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United Kingdom

Yearbook 1998

UK stands for United Kingdom as abbreviated by The big victory in the May 1, 1997 parliamentary elections had given Labor a very strong majority (419 of the 659 seats of the House of Commons), and the new government was able to work relatively undisturbed during the year. Prime Minister Tony Blair is still enjoying great popularity. In January, Labor challenged its voters for the first time when a controversial welfare reform was launched. Among other things, the contributions to single parents were lowered, and the contributions to the disabled should be tested for needs. The UK government wants to get as many of the country's contributors as possible to start working again and break their dependency. But the proposals were not accepted by the Labor Party's left wing, and the designated groups also reacted very negatively.

1998 United KingdomLater, Finance Minister Gordon Brown introduced a more popular New Deal reform for young unemployed people. Brown promised to start a crusade against unemployment and that anyone between the ages of 18 and 24 who has been unemployed for six months should get a job or education. To further dampen criticism and to make work more attractive than grants, Finance Minister Brown introduced in his new budget, which was presented in March, a guaranteed minimum wage and tax exemption for the lowest paid.

1998 United Kingdom

But welfare reform had nevertheless damaged confidence in the Labor government. Social Minister Harriet Harman had to carry the dog's head and was forced to resign when Blair reformed his government in June. Several other ministers were replaced by new ones, among others. it disputed Peter Mandelson, one of Blair's closest men, who became a new Minister of Commerce.

In March, 200,000 people marched through London in one of the biggest demonstrations of many years. It was a loose coalition of different groups, all of which demanded a greater understanding of the rural population. The requirements ranged from increased rights to hike on private land to increased financial support for the farmers affected by the BSE crisis (mad cow disease crisis). However, the frustration of meat producers eased somewhat when the EU finally decided to lift the ban on the export of British beef 32 months after it was introduced on March 27, 1996. However, it will be until spring 1999 before British meat exports can be resumed again. During the long blockade, 4 million cattle have been slaughtered, which is estimated to have cost the UK taxpayers about 4.6 billion pounds despite compensation from the EU.

One of Labour's most important election promises was to modernize Britain, and already in the first year in power, referendums were held that led to increased independence for Scotland and Wales. A new referendum during the year decided that London should also have its own political government and a directly elected mayor. Now the very old-fashioned upper house, The House of Lords, is in turn to be adapted to the new Labor guidelines. The government wants to abolish the nobility's inheritance right to debate and vote in the upper house, but the heirs have announced that they do not intend to let their old privileges disappear without a fight and the conservatives in the lower house have also opposed.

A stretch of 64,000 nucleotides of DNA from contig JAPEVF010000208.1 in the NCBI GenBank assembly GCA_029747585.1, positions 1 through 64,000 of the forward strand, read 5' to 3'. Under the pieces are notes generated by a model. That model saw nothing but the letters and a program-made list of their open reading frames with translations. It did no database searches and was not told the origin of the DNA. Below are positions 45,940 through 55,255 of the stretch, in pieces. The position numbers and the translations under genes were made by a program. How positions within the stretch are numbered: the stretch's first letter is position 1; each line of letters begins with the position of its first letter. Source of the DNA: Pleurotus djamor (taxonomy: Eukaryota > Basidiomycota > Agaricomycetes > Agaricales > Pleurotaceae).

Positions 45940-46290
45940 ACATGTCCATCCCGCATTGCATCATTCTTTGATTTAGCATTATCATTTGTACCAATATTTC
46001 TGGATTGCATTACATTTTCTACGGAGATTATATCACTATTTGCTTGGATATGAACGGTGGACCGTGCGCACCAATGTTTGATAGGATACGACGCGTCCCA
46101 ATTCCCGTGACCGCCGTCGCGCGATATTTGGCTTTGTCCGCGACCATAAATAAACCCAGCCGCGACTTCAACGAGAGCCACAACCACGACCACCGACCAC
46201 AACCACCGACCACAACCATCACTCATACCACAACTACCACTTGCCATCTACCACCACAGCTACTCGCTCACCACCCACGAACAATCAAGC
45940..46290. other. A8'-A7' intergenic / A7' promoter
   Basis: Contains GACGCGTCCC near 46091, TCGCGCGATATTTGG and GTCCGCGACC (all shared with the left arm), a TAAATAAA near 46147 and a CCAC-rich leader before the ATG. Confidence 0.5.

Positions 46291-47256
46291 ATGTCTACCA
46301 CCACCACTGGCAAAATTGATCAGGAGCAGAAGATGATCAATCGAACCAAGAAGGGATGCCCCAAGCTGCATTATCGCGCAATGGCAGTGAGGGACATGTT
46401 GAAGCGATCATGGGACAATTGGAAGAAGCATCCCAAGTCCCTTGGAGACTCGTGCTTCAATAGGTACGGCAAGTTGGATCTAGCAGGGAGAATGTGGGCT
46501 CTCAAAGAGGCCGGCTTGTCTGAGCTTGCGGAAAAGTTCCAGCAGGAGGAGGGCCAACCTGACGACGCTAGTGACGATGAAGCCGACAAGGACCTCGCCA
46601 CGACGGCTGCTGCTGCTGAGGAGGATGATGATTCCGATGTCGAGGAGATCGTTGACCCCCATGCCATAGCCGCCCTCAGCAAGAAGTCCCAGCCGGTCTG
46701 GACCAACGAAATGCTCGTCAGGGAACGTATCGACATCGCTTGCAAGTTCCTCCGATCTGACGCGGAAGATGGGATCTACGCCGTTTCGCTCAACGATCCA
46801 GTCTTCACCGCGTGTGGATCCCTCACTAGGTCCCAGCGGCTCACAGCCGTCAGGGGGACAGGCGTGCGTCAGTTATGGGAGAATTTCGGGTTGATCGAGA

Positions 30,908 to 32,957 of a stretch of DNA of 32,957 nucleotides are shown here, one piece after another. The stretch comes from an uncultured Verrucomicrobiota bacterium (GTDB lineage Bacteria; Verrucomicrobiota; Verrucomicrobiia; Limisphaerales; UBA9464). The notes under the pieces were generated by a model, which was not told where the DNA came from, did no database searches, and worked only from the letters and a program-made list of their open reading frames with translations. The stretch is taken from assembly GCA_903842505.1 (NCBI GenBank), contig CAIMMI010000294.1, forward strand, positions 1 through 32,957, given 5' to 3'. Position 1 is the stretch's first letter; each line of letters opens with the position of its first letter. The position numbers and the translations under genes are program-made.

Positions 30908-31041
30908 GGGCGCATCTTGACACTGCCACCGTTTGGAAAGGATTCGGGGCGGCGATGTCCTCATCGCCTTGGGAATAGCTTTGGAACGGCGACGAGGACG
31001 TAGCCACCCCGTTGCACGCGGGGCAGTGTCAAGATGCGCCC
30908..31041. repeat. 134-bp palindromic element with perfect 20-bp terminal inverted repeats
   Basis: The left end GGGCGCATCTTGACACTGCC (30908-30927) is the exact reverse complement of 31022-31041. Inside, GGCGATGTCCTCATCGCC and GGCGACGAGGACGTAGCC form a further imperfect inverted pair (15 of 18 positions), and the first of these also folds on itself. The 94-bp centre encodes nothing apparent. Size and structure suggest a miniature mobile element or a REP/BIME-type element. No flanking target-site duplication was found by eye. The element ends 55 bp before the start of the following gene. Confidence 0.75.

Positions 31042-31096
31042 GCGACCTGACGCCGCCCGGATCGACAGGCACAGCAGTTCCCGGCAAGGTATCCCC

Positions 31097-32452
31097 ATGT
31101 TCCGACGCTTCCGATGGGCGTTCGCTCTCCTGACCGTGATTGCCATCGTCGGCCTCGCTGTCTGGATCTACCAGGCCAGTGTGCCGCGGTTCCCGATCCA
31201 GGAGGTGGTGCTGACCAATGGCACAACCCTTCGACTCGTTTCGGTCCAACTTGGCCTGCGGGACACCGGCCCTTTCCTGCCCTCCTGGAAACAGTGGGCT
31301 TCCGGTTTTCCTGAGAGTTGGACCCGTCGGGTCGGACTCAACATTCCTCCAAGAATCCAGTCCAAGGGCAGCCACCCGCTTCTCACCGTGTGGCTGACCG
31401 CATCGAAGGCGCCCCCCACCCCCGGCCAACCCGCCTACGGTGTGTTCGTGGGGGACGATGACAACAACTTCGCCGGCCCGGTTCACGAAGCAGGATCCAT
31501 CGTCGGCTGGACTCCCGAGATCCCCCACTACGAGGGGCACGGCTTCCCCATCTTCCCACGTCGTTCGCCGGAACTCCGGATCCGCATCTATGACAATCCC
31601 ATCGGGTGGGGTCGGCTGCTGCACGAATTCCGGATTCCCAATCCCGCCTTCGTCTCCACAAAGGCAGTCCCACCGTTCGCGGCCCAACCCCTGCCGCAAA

Conservative leader William Hague was subjected to public humiliation when he discovered that the Conservative leader in the upper house, Lord Cranborne, had negotiated behind him on his back to save some of the inheritance for the time being. Hague dismissed Cranborne, while another six Conservatives in the upper house resigned in protest, and the Tory leader's authority was questioned. The historic democratization of the British upper house will be one of the major political issues in 1999.

Tony Blair stated that the UK, which has chosen to stand outside the EMU, must approach the EU in order not to risk being excluded when the EMU enters into force on 1 January 1999. The UK government intends to strengthen its position in Europe by increasing bilateral contacts with certain selected countries: Germany, France, Italy, Spain and the Nordic countries.

It looked as if 1998 would be another very successful year for Prime Minister Blair, but just before the Christmas holidays he suffered a severe setback. His friend and adviser, the influential Peter Mandelson, was unexpectedly forced to resign after it was revealed that he had borrowed just over SEK 5 million from Geoffrey Robinson, Deputy Minister of Finance with special responsibility for tax issues. Robinson also decided to step down when it came to Mandelson keeping the loan secret in order to borrow more money, to an exclusive home, from other lenders.

See also Northern Ireland.

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